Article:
Now, if your typical day to day shenanigans don’t include any of the above mentioned cliches (Bravo!), however, let’s dig a bit deeper. While Maastricht has a lot to offer, the overcrowding and vicious war amongst students on housing accommodations speaks for itself. While the majority of us privileged children are able to afford an apartment fairly central, we still insist on complaining about the fifteen minute walk from one end of the city to another. Laziness or convenience? Nonetheless, the housing prices and lack of affordable accommodation in Maastricht is gnarly, and having to cycle 15 minutes to Belgium due to housing prices, is not the end of the world, but we do make it seem like it is. At the start of every academic year, not only do you find yourself checking Pararius on a minutely-basis but the social media groups for rooms and apartments storm your social media page. But the catastrophe comes along with different stages. By the end of the academic year, all the former students want to get rid of their rooms. No questions asked, it might be worth it to pay two months for a place you haven’t seen yet, and which you won’t occupy until September, because at least it puts you on safe grounds. Or If you are lucky, you’ll be chosen by a lovely Daddy who was kind enough to save his son or daughter from this misery, and to buy him or her a modest 120m2 flat, which enables you to live in the shady little room that’s not occupied by his little prince or princess. Even the new Student Hotel which advocates for short term stays happens to be booked out months in advance. The horror stories that have come to our ears from other quickly and poorly built student quarters do not only question the pricing but also the actual living quality of these NYC wannabe lofts. Props to those who get those 20 minutes of exercise every morning. But shouldn’t there be an affordable place within the borders of the country you study in? Either way, it definitely does not justify the fact that in any other city these distances are very short and doable, and no complaints would be thrown back and forth when deciding if to go the extra steps to Tapijn to check out the food sharing to save a few bucks rather than spending an average of 10 euros on lunch at your Mainstream Vrijthof Cafes. Of course, indulgence every now and then is well deserved.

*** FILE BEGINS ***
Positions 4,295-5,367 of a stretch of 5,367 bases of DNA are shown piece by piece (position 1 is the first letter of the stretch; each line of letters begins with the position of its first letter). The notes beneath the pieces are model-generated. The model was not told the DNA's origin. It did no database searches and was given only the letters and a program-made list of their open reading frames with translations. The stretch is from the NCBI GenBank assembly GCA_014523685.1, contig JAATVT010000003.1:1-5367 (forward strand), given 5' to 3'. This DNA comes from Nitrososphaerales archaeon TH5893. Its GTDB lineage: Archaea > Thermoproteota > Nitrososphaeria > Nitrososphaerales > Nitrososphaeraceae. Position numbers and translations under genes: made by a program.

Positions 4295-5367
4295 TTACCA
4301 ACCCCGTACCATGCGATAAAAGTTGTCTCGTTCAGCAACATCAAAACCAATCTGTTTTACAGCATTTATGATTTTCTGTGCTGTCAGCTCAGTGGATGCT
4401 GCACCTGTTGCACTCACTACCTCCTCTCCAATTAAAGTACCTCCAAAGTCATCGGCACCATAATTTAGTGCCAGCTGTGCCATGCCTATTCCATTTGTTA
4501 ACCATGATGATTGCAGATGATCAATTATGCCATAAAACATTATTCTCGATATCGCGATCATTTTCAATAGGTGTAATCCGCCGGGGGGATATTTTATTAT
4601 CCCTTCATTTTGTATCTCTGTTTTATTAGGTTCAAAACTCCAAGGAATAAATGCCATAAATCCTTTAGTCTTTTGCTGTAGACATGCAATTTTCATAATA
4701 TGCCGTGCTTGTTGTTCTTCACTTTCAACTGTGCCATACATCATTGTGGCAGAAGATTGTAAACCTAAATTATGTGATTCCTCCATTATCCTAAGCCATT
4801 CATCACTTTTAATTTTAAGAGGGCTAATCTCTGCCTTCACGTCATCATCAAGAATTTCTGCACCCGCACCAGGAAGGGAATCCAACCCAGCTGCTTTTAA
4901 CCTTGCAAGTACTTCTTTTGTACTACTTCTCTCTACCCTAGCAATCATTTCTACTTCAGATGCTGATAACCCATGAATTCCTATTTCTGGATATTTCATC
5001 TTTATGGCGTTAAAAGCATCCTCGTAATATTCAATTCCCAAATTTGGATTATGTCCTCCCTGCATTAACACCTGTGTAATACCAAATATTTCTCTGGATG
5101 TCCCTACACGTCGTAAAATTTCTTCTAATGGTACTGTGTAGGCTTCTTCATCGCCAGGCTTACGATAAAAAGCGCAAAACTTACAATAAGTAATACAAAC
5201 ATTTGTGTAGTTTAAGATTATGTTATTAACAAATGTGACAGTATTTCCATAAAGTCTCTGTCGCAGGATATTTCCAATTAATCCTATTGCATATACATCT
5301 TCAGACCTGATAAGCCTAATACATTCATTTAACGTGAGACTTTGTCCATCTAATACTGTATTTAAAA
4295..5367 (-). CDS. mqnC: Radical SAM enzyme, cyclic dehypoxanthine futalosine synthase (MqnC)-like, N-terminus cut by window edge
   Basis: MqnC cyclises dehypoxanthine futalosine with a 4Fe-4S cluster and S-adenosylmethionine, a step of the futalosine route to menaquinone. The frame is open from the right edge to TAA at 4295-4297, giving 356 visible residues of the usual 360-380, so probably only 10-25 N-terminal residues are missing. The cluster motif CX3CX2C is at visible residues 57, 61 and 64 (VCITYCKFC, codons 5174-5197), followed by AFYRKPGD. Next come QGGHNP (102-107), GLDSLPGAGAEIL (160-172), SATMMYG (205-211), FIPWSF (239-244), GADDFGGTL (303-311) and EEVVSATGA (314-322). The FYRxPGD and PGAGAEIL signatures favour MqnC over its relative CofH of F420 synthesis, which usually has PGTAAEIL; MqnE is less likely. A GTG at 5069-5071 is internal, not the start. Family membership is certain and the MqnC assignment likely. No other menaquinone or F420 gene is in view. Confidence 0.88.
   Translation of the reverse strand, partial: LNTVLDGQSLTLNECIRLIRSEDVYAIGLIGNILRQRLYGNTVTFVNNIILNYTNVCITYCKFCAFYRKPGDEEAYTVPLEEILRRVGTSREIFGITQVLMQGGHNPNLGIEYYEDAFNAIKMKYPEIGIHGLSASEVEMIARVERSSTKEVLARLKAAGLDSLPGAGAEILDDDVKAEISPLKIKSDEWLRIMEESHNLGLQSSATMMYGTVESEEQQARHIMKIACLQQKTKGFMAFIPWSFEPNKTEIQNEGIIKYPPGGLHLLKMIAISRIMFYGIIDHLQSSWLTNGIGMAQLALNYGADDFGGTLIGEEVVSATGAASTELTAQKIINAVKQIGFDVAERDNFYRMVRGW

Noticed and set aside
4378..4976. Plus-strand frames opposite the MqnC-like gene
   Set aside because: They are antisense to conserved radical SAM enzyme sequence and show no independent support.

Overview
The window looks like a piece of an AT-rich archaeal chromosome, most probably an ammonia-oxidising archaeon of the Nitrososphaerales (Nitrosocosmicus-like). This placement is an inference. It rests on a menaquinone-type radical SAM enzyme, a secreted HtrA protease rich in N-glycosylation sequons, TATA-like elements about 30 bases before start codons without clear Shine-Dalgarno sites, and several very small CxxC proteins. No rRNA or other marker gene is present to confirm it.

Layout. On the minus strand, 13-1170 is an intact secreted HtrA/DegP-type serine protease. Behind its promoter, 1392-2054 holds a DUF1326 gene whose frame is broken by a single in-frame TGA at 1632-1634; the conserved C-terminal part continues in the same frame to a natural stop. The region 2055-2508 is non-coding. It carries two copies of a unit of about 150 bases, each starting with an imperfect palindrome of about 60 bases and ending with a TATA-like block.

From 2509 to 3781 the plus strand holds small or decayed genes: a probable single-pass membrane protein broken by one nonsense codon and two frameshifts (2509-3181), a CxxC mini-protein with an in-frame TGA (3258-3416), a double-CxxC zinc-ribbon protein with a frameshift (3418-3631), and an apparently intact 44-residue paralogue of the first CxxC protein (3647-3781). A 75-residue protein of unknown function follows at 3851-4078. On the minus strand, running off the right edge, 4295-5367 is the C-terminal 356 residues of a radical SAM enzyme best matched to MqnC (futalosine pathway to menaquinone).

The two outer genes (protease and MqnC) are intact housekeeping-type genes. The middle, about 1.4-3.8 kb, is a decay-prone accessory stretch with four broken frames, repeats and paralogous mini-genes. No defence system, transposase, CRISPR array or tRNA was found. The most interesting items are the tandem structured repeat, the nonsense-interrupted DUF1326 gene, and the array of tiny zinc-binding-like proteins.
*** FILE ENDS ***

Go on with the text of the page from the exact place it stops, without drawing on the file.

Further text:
Some of you may, or may not have noticed that the tuition fees are on the rise. Generally, they appear to be a daring topic. Although we are of the opinion that knowledge should not be for sale, we acknowledge that the PBL system involves several factors, which go beyond the mere accessibility of the costly and seemingly truthful journals, we are instructed to read. Let’s begin with our first prey – Tutors. Here, the applause goes to the researchers who struggle everyday to find some pedagogical miracles of bringing us one step closer to the academic bubble, and especially to those who get us to understand how any of this matters in the real world. However, tuition fees come with a specific pressure. For those of us who have to watch their budget, very little failure is possible since a study delay is not an option. The university system is known for involving their students in a way that extracurricular activities and jobs often go hand in hand with a delay. However, the work most of the students do (usually not university offered jobs) are not meant to compensate for a possible study delay, but to cover one’s very imminent living costs, which you might have already figured are not necessarily the lowest. And believe us or not, there are students in this pretentious little town, who take five exams at the same time. Not because they just finally want enjoy the sunny beaches and binge drinking that the exchange life offers, but because every period added onto the extra three year bachelor will require extra financial means. While for some the unfairness of life and the usual Maastricht Burn-Out already brings us to the limits in our capacities, very few of us face additional monetary pressures that make life a lot harder.

We realize these realities may or may not be hard to hear and accept, specifically if you belong to the group of people with a hefty hedge fund. And while we bring a very pessimistic attitude towards this lovely city of ours, we know it’s not all bad.